WTF?

There was enough evidence for you to come to a conclusion that he didn't act in self defense but you didn't have enough evidence to convict him for??? She also said the case shouldn't have gone to trial. HUH?

It doesn't get any dumber than this people. Pure stupidity.

http://abcnews.go.com/US/george-zimmerman-juror-murder/story?id=19770659

"Beyond a reasonable doubt".

Even outside serious court cases in daily life, have you not ever suspected a friend or co worker or family member of doing something you knew they did but couldn't prove it?

Her hands were tied based on the current state  law and jury instructions. What she did was consistent with what the founders wanted. YOU DONT convict on nature of the charge or emotions. You convict on evidence. So if anyone is to blame then blame the prosecution and blame the laws on the books.

Her words, her coming out in to the open like this, convicts him based on her own personal feelings.

Sure I have suspected some one of taking things or doing "whatever" but my assumptions are based on past experiences with those people, like my brother or an acquaintance. She knows NOTHING about Zimmerman. ZERO. NADA. He isn't black and he shot a black man. That is ALL she knows.

 

Free will is an illusion. People always choose the perceived path of greatest pleasure.

-Scott Adams

Vastet's picture

Clearly you weren't paying

Clearly you weren't paying attention to what she actually said, which was that without the stand your ground law she would have found him guilty, because he was guilty of murder. The only one lacking common sense here is you.

Proud Canadian, Enlightened Atheist, Gaming God.

digitalbeachbum's picture

Vastet wrote:Clearly you

Vastet wrote:
Clearly you weren't paying attention to what she actually said, which was that without the stand your ground law she would have found him guilty, because he was guilty of murder. The only one lacking common sense here is you.

Let me review this, because I don't have any common sense (per your claim):

1) "Stand your ground law" says that if you are being threatened you can defend yourself.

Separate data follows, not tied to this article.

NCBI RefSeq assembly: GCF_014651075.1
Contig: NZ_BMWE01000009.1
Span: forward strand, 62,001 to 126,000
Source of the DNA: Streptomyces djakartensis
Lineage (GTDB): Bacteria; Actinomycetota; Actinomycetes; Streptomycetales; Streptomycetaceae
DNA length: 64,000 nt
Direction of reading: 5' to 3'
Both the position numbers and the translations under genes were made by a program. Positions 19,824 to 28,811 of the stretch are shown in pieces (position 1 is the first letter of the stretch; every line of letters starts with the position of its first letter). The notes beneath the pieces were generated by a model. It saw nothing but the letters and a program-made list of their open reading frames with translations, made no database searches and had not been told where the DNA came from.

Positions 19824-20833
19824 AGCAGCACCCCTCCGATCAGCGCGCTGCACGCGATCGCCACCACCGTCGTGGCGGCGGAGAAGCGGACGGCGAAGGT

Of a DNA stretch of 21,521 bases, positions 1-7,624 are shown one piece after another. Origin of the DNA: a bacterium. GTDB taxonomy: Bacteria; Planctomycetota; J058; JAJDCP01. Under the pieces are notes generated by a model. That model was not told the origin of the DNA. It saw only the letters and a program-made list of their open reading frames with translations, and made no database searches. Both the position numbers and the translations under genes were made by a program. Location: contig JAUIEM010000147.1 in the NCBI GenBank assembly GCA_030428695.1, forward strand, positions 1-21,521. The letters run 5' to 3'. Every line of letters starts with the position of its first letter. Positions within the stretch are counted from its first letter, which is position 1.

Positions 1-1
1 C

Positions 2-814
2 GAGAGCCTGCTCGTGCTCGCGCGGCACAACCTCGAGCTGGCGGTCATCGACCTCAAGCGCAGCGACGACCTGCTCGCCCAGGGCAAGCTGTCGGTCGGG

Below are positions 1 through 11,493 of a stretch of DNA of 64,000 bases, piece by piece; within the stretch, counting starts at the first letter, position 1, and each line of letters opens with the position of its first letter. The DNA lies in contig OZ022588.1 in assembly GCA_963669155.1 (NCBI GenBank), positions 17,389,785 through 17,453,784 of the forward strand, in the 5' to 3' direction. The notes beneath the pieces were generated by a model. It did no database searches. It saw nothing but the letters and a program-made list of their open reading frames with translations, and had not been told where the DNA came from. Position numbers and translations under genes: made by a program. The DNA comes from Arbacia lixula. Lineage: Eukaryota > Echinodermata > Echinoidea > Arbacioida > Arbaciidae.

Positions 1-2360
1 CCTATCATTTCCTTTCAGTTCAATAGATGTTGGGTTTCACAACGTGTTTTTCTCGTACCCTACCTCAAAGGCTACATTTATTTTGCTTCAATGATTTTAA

2) She found him "not guilty" because he was being threatened and defending himself.

3) She now claims that if it weren't for the "stand your ground law" he would be guilty.

4) Guilty of what? being threatened and defending himself?

5) Finding him guilty with out the "stand your ground law" makes her a racist. She would find him guilty because he wasn't black.

 

Free will is an illusion. People always choose the perceived path of greatest pleasure.

-Scott Adams

Vastet's picture

Still proving your lack of

Still proving your lack of common sense. The entire basis behind the reasonable doubt that prevented conviction was the law. The prosecution couldn't prove beyond a reasonable doubt that Zimmerman had no reason to believe his life was in danger. Which is hardly surprising. I could do exactly the same thing Zimmerman did, stalking dozens of people. And provided any of them took a swing at me I could kill them regardless of their intent, and get away with murder just as he did.

Without the law, there was no doubt that he murdered the boy. No doubt whatsoever. By stalking and provoking the incident he was 100% guilty of murder.

Proud Canadian, Enlightened Atheist, Gaming God.

digitalbeachbum's picture

Vastet wrote:Still proving

Vastet wrote:
Still proving your lack of common sense. The entire basis behind the reasonable doubt that prevented conviction was the law. The prosecution couldn't prove beyond a reasonable doubt that Zimmerman had no reason to believe his life was in danger. Which is hardly surprising. I could do exactly the same thing Zimmerman did, stalking dozens of people. And provided any of them took a swing at me I could kill them regardless of their intent, and get away with murder just as he did. Without the law, there was no doubt that he murdered the boy. No doubt whatsoever. By stalking and provoking the incident he was 100% guilty of murder.

I think that this thread is too closely related to the other thread so I'm going to move it over there.

Free will is an illusion. People always choose the perceived path of greatest pleasure.

-Scott Adams